Other content producers/movie studios weren’t so smart and were happy to fork over their content exclusively to Netflix in exchange for short-term dollars and long-term value dilution. Those content producers willingly acquiesced their customer relationships to Netflix as they previously did to Blockbuster years ago. The consequences in today’s OTT world are far greater than the analog world of yesterday. Frankly, the studios didn’t have it in their DNA to build an OTT platform at scale. It’s not surprising that disruption came from outside the industry (it usually does) in the form of Netflix.

If you are a content producer – especially a large one with deep pockets – why agree to a revenue share with Netflix rather than publish your content exclusively to a proprietary platform?  Even a shared ownership model like Hulu is preferable to getting in bed with Netflix.

We expect Disney to eventually pull its Disney/Marvel/Star Wars content (and Fox content if the Disney-Fox deal closes) from Netflix sometime after Disney launches its OTT service in 2019.

Drizly Disintermediates Independent Wine & Spirits Retailers

Drizly is an aggregator in the beverage space (wine & spirits) and operates a model similar to Amazon complete with a full e-commerce experience including customer reviews. Independent wine retailers use Drizly as a sales channel to augment in-store sales.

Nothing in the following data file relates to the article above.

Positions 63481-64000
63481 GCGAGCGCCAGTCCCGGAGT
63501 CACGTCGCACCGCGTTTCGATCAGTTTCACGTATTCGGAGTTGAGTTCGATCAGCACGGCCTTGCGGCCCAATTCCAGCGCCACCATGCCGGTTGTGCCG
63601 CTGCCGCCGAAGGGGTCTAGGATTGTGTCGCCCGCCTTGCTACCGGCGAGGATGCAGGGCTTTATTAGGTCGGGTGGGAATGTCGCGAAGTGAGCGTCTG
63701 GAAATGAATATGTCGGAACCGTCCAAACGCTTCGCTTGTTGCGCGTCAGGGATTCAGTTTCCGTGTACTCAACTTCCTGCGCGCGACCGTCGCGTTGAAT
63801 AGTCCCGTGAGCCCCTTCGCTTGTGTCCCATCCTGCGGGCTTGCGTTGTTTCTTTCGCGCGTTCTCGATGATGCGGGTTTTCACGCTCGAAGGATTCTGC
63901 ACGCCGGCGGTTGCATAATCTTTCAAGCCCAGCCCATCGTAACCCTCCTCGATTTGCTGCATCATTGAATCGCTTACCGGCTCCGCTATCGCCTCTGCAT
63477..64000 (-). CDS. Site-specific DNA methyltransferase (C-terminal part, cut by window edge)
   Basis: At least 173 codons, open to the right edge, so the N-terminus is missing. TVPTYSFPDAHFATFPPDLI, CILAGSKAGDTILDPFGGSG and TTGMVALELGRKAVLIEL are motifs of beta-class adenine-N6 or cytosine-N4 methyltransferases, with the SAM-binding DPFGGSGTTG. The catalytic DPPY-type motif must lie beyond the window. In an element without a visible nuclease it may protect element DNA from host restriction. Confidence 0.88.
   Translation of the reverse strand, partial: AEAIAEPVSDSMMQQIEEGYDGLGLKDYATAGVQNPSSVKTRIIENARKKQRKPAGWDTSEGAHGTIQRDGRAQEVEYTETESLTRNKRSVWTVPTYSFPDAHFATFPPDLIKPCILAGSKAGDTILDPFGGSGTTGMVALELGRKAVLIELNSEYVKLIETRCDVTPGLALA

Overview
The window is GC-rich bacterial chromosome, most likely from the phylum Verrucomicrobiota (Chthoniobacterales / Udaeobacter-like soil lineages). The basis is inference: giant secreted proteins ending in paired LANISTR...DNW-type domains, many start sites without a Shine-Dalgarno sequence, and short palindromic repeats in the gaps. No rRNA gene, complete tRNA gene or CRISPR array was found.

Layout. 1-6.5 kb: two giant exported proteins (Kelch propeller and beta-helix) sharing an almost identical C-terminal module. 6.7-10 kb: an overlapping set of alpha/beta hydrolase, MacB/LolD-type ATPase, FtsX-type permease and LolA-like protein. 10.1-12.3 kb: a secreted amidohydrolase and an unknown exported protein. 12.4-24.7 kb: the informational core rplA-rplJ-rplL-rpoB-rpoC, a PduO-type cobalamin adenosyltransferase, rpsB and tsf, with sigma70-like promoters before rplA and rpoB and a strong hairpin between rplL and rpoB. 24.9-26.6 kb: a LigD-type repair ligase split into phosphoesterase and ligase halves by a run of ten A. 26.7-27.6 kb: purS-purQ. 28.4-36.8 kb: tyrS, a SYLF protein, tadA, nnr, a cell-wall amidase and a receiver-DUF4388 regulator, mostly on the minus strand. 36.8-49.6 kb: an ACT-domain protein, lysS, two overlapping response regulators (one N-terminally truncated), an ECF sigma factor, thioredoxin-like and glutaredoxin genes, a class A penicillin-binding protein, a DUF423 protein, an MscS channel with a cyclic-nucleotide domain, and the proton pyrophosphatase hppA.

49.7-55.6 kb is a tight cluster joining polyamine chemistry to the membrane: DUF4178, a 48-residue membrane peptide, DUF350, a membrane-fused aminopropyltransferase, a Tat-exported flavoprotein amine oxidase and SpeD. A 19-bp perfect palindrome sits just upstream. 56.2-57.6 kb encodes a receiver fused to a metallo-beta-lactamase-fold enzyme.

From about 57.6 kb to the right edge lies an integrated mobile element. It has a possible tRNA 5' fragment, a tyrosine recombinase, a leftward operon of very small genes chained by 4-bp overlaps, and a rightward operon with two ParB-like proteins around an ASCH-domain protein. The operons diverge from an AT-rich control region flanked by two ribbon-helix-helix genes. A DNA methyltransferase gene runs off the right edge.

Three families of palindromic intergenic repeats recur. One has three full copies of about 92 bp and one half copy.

Upside: The upside for wine retailers (particularly small retail shops) is that Drizly can help extend the retailer’s reach and therefore accelerate unit sales.

Downside outweighs upside: The downside for wine retailers is that the long-term value accrues to Drizly, (and to a lesser degree the wine producers), not the independent retail shop.

  • Drizly customers identify with Drizly, not with the independent wine retailer. This presents problems for the independent retailer. First, the addressable market of in-store customers shrinks as certain in-store customers and prospects will invariably gravitate to Drizly, weakening the independent retailer’s customer relationships. Less in-store traffic means fewer revenue dollars associated with ancillary sales (cheese, cured meats, olive oils, etc. for the typical wine retailer). It also means less opportunity for customer interaction which translates to fewer opportunities to strengthen the store brand.